Successfully reported this slideshow.
We use your LinkedIn profile and activity data to personalize ads and to show you more relevant ads. You can change your ad preferences anytime.



Published on

S3 Higher Geography, Population Unit, Census.

Published in: Education
  • Be the first to comment


  1. 1. Census S4 Higher
  2. 2. What is a census? <ul><li>Since 1801, every ten years the nation has set aside one day for the census - a count of all people and households. It is the most complete source of information about the population that we have. The latest census was held on Sunday 29 April 2001. </li></ul><ul><li>Every ten years the census provides a benchmark. Uniquely, it gives us a complete picture of the nation. </li></ul>
  3. 3. Every ten years the census provides a benchmark. Uniquely, it gives us a complete picture of the nation.
  4. 4. Why we have census? <ul><li>We all use public services such as schools, health services, roads and libraries. </li></ul><ul><li>These services need to be planned, and in such a way that they keep pace with fast-changing patterns of modern life. </li></ul>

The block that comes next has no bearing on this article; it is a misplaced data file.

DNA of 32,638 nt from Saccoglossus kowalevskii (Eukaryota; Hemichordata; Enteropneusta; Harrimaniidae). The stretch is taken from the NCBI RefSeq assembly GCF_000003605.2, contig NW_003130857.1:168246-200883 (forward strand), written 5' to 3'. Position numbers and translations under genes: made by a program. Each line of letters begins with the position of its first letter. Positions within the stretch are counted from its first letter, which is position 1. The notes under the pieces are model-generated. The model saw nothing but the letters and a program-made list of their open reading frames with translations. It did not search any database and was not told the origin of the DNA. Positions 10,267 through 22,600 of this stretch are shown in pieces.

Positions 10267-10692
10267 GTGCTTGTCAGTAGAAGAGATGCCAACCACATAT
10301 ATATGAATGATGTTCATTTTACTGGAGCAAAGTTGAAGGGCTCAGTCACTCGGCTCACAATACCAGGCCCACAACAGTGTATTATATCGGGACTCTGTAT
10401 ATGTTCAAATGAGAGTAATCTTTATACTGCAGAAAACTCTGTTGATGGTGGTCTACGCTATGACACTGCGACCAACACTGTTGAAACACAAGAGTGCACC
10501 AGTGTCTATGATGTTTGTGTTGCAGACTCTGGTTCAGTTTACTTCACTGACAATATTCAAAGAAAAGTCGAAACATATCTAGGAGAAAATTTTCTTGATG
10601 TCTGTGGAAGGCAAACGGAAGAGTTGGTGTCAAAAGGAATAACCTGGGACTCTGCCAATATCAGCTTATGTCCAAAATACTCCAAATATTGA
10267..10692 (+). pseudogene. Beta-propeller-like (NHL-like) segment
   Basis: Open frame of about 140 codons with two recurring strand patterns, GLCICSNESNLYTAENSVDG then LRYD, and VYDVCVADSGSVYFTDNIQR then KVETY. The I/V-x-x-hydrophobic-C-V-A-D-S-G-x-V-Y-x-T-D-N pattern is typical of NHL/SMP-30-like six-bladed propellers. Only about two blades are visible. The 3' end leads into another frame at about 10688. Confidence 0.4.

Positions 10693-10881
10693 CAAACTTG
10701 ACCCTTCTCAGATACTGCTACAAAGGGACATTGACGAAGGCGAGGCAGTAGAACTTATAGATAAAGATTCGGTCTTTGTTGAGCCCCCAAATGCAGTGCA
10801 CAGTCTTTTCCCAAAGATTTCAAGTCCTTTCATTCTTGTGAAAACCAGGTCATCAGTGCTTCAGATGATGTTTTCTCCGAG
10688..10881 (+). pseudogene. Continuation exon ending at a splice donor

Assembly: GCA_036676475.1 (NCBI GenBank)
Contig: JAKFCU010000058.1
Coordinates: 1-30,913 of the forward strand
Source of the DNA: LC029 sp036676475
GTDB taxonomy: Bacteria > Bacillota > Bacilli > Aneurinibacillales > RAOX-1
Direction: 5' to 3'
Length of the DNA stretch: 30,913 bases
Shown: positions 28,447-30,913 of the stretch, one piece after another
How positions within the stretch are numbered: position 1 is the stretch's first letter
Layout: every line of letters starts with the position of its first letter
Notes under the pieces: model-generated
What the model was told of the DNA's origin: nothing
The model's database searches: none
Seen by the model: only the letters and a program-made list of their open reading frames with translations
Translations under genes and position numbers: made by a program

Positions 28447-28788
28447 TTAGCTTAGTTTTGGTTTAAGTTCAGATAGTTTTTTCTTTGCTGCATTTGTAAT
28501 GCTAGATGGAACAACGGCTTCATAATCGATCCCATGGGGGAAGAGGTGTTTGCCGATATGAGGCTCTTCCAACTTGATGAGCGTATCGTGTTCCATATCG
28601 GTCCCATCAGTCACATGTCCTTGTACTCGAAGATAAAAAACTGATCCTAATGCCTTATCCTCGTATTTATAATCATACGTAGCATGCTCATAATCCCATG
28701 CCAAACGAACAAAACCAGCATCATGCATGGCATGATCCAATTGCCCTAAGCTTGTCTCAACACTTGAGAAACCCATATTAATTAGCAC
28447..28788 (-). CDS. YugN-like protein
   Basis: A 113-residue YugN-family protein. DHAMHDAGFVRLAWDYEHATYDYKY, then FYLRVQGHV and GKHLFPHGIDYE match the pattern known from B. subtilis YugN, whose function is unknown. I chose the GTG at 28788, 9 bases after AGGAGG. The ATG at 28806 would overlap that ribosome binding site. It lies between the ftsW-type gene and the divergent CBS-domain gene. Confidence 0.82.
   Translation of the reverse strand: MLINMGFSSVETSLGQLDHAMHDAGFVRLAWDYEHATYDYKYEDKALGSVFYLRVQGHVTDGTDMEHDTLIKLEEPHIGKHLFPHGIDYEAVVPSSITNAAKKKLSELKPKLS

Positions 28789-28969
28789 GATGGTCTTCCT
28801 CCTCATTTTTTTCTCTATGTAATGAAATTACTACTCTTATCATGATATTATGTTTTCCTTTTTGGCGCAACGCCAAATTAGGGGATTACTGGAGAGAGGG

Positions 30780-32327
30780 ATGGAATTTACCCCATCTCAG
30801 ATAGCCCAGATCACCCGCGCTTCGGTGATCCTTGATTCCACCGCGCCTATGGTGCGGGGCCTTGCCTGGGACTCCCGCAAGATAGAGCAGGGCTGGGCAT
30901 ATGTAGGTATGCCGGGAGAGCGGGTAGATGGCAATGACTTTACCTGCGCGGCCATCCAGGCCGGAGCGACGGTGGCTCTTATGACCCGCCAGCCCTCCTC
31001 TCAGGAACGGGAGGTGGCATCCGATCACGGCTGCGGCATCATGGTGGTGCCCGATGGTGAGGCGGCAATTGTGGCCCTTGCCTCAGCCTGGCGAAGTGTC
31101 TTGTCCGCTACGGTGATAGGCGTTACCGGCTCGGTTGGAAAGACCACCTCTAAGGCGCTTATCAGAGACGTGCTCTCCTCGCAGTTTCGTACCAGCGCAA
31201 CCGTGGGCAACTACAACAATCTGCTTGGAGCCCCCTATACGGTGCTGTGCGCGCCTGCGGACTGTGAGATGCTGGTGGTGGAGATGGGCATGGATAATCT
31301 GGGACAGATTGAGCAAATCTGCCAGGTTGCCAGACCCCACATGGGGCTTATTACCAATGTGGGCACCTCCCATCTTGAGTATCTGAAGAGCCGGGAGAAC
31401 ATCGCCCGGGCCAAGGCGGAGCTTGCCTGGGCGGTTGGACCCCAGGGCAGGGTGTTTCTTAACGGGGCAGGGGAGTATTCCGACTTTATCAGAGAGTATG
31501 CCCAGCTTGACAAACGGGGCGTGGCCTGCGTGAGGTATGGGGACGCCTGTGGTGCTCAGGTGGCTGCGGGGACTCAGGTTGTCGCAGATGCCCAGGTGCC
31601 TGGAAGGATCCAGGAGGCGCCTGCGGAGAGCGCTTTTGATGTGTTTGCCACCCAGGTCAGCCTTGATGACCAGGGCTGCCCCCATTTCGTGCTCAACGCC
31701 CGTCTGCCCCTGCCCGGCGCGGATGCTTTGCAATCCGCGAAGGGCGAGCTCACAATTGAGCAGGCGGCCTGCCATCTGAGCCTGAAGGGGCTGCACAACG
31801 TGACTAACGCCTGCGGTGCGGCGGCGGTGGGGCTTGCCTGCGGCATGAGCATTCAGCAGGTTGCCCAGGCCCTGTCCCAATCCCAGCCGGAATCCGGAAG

5. 5. How much does it cost? <ul><li>The census costs some £255 million for the UK as a whole, but the information it provides enables billions of pounds of taxpayers' money to be targeted where it is needed most. </li></ul>
  6. 6. What does it look like?
  7. 7. How is it collected and processed? <ul><li>The forms were designed for self-completion by form-fillers and to provide information which related to census day - 29 April 2001. </li></ul><ul><li>Most forms were then posted back to temporary local offices and the remainder collected by the field force. </li></ul>
  8. 8. <ul><li>Everyone in the country was under an obligation to complete a census form, and a limited number of people were prosecuted for failing to comply with this obligation. </li></ul>
  9. 9. <ul><li>The capture of data for some 60 million people and 24 million households in the UK was scheduled to take around ten months from a start in June 2001. Once information from the forms had been electronically captured, the paper forms were pulped and recycled. The digital images of the forms were transferred to microfilm to be made available as public records after 100 years. </li></ul>
  10. 10. 24 May 1819 – 22 January 1901
  11. 11. 1841
  12. 14. The 1991 Nigerian Census
  13. 15. Almost 1m enumerators 42,000 monitors 1991 census: 88.9m people People must stay at home to be counted Questions on ethnicity and religion taken out
  14. 16. SQA 2007 Explain why ELDCs may find the collection of such data more difficult, and why the quality of data obtained may be less reliable than that gathered in an EMDC. 12 Your ELDC case study for Census is Pakistan – summary notes page 6 Homework for Monday 31/08/09